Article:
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NMR structure of the Bacillus cereus hemolysin II C-terminal domain reveals a novel fold

  • Scientific Reports 7, Article number: 3277 (2017)
  • doi:10.1038/s41598-017-02917-4
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Abstract

In addition to multiple virulence factors, Bacillus cereus a pathogen that causes food poisoning and life-threatening wound infections, secretes the pore-forming toxin hemolysin II (HlyII). The HlyII toxin has a unique 94 amino acid C-terminal domain (HlyIIC). HlyIIC exhibits splitting of NMR resonances due to cis/trans isomerization of a single proline near the C-terminus. To overcome heterogeneity, we solved the structure of P405M-HlyIIC, a mutant that exclusively stabilizes the trans state. The NMR structure of HlyIIC reveals a novel fold, consisting of two subdomains αA-β1-β2 and β3-β4-αB-β5, that come together in a barrel-like structure. The barrel core is fastened by three layers of hydrophobic residues. The barrel end opposite the HlyIIC-core has a positively charged surface, that by binding negatively charged moieties on cellular membranes, may play a role in target-cell surface recognition or stabilization of the heptameric pore complex. In the WT domain, dynamic flexibility occurs at the N-terminus and the first α-helix that connects the HlyIIC domain to the HlyII-core structure. In the destabilizing P405M mutant, increased flexibility is evident throughout the first subdomain, suggesting that the HlyIIC structure may have arisen through gene fusion.

Introduction

The soil-dwelling, spore-forming B. cereus bacterium1,2,3 produces a number of virulence factors4 including several secreted pore-forming toxins (PFTs) that form lytic channels in the membranes of target cells5. One of these toxins, hemolysin II (HlyII), is present in several closely related Bacillus species including B. cereus, B. thuringiensis (a bacterium that parasitizes insects and has insecticide applications), and B. anthracis (the cause of anthrax)6, 7. In B. cereus, expression of HlyII is under the control of the HlyIIR protein8, and the Fur system that regulates iron homeostasis9, 10. Expression of HlyII is greater under oxic conditions than under conditions mimicking the intestinal tract, suggesting the toxin may not play a major role in gastrointestinal disease11. Although the physiological target of HlyII is not known, the purified toxin lyses rabbit and human erythrocytes12 as well as other cultured mammalian cells13, 14. In addition, the toxin can attack species like algae15 and insects. Studies in mice and insects suggest that HlyII is involved in virulence, and that the toxin causes apoptosis of macrophages in vitro and in vivo16. HlyII belongs to a larger family of secreted toxins with similar predicted core structures including the B. cereus cytotoxin K (CytK)17, Staphylococcal hemolysins/leukocidins18, 19, and toxins secreted by a variety of Vibrio species20. Similar to other family members, HlyII is secreted as a water-soluble monomer that assembles into a heptameric pore following binding to cell membranes12, 21. A unique feature of HlyII is the attachment of a C-terminal domain consisting of 94 amino acids that shows no sequence or structural homology to other known proteins18. The C-terminal domain, henceforth referred to as HlyIIC, is the subject of the present study.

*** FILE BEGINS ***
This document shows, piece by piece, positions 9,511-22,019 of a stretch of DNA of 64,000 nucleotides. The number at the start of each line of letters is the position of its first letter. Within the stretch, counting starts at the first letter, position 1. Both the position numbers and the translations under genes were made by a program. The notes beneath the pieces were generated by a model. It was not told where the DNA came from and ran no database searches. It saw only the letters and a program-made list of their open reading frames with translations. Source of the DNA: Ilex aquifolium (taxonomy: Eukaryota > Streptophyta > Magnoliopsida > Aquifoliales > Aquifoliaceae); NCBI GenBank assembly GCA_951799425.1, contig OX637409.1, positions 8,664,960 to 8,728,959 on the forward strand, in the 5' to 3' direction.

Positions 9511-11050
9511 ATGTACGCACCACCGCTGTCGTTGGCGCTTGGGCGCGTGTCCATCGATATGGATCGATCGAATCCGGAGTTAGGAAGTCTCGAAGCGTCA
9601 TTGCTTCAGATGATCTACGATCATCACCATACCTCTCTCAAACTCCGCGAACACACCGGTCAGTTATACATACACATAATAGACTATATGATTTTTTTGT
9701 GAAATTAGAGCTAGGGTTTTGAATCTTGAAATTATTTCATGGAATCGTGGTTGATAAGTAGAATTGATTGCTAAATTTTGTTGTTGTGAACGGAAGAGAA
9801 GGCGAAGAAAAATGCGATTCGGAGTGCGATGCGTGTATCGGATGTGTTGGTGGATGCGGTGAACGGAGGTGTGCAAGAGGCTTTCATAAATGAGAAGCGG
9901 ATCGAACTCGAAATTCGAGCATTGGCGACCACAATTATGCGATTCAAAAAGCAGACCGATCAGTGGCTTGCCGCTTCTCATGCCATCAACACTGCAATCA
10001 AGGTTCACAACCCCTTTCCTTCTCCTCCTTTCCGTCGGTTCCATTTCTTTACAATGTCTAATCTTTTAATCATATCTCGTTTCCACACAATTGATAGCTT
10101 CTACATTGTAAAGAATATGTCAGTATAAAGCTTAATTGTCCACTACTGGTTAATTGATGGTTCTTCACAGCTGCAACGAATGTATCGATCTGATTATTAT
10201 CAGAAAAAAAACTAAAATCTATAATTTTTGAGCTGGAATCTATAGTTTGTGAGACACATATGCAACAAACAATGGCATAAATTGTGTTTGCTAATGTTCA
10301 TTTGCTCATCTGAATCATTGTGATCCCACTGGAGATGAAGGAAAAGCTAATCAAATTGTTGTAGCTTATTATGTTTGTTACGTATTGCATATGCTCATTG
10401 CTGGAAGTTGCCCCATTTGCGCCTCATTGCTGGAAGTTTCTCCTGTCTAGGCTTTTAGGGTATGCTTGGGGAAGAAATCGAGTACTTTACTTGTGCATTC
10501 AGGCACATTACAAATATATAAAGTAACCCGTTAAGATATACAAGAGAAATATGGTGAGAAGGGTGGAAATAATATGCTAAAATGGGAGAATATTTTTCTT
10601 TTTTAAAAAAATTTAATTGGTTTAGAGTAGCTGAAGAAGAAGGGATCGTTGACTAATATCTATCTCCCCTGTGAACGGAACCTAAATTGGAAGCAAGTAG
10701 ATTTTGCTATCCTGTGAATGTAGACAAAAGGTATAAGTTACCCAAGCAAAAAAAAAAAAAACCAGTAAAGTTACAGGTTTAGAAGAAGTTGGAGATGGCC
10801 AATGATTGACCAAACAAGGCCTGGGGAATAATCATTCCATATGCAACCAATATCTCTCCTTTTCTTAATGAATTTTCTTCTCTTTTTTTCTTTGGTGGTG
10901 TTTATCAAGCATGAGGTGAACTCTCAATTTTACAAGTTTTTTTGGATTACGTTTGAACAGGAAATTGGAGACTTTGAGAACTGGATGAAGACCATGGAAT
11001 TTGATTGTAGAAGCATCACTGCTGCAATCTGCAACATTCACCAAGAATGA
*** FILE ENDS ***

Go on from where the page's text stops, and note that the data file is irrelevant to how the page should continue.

Removal of the HlyIIC domain reduces the activity of HlyII against rabbit erythrocytes 8-fold12, but the mechanism by which this domain affects PFT activity is unknown. Homologs of HlyII from Staphylococcal PFTs do not contain C-terminal extensions, but homologous toxins from Vibrio species have C-terminal domains with lectin-folds that bind glycan receptors on target cell surfaces22, 23. Since HlyIIC occupies a similar topological position in HlyII, it could act as a targeting domain against cell-surface receptors to aid binding to target membranes, analogous to the C-terminal extensions of Vibrio PFTs. These C-terminal lectin domains, however, have no sequence homology to HlyIIC and unrelated β-trefoil and β-prism structures24.

To investigate the HlyIIC domain, we expressed, purified, and solved the structure of the domain using solution-state nuclear magnetic resonance (NMR). The wild-type HlyIIC domain (WT-HlyIIC) exists in two states due to cis/trans isomerization of the single proline in the sequence at position 405 (here the HlyIIC domain is numbered according to the full length HlyII toxin). To reduce the spectral complexity arising from separate sets of NMR resonances for the cis and trans conformations25, we solved the structure of a P405M mutant of HlyIIC which eliminates the cis conformational state. The NMR structure of the HlyIIC domain reveals a novel, previously undescribed fold. In addition to structural studies, we characterized the backbone dynamics of the domain using NMR relaxation experiments and hydrogen exchange. To gain functional insights we modeled the domain in the context of the full-length HlyII protein. The NMR studies define the structural and dynamic properties of the HlyIIC domain and serve as a starting point for understanding its possible functions.